- Pound (GBP) falls after GDP shrinks by 0.2%
- UK is heading for a recession
- Euro (EUR) rises after German inflation hits a record high
- ECB speaks in focus
The Pound Euro (GBP/EUR) exchange rate is falling after strong gains in the previous session. The pair rose 1.1% yesterday, settling at €1.1474 after trading in a range between €1.1345 – €1.1561. At 08:45 UTC, GBP/EUR trades -0.15% at €1.1452. The pair is set to rise 0.32% across the week.
The pound is falling after data showed that the UK economy contracted in the July to September quarter. The Q3 GDP was -0.2% quarter on quarter, after 0.2% growth in the second quarter. This was, however, better than the -0.5% forecast.
Delving further into the numbers, the GDP contracted by -0.6% in September alone as both business investment and consumer spending declined.
The outlook for the UK economy remains gloomy. With inflation still elevated in double digits and interest rates rising, the squeeze on household incomes is likely to get worse before it gets better.
The Bank of England warned that the UK will likely fall into recession, which is two consecutive quarters of contraction, in the first quarter of next year and remain in recession throughout 2023.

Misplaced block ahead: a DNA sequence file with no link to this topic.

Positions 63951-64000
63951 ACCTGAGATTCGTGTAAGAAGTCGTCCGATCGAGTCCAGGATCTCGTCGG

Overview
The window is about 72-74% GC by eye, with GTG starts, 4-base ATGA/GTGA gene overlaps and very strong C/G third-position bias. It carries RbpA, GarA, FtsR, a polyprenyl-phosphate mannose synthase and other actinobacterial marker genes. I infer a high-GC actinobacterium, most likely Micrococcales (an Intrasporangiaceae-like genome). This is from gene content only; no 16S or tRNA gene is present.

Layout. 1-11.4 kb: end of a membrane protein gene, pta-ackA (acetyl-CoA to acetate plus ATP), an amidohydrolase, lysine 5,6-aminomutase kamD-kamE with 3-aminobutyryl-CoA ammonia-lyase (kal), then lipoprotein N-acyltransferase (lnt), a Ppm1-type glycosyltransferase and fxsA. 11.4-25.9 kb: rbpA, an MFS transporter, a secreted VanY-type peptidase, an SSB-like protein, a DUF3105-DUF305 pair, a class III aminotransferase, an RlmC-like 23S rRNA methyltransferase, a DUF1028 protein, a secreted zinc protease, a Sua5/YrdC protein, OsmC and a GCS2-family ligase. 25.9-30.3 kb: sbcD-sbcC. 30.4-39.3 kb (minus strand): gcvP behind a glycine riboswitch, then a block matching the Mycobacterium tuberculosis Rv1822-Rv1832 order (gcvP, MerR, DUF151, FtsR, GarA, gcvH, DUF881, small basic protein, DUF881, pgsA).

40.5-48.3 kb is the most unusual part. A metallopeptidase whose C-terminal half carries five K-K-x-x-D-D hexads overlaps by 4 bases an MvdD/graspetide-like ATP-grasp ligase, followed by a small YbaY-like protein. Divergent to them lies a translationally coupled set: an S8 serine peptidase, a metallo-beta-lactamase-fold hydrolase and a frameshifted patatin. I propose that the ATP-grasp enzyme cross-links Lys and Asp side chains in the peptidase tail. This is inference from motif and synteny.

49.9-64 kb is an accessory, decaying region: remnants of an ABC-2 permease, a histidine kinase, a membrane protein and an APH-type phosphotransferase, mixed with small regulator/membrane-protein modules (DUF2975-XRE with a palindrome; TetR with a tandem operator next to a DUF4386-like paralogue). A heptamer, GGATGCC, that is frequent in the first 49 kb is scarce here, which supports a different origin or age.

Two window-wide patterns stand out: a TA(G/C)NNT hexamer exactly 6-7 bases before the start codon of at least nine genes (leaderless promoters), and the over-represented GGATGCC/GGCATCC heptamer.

The euro is rising after German inflation confirmed the record 11.6% year-on-year level in October. The data shows that there is still no sign of inflation cooling in the eurozone’s largest economy. The data will pile pressure on the European Central Bank to continue raising interest rates aggressively at the December interest rate meeting.
Separately the European Commission released its economic growth forecasts and predicts that the eurozone will contract in the final three months of this year and fall into recession in the first quarter of 2023. However, economic growth is expected to return in the second quarter of 2023.
Looking ahead, there is no more high-impacting eurozone data due to be released. Attention will be on ECB officials which are due to speak. Investors will be watching for clues on the path of rate hikes for the central bank.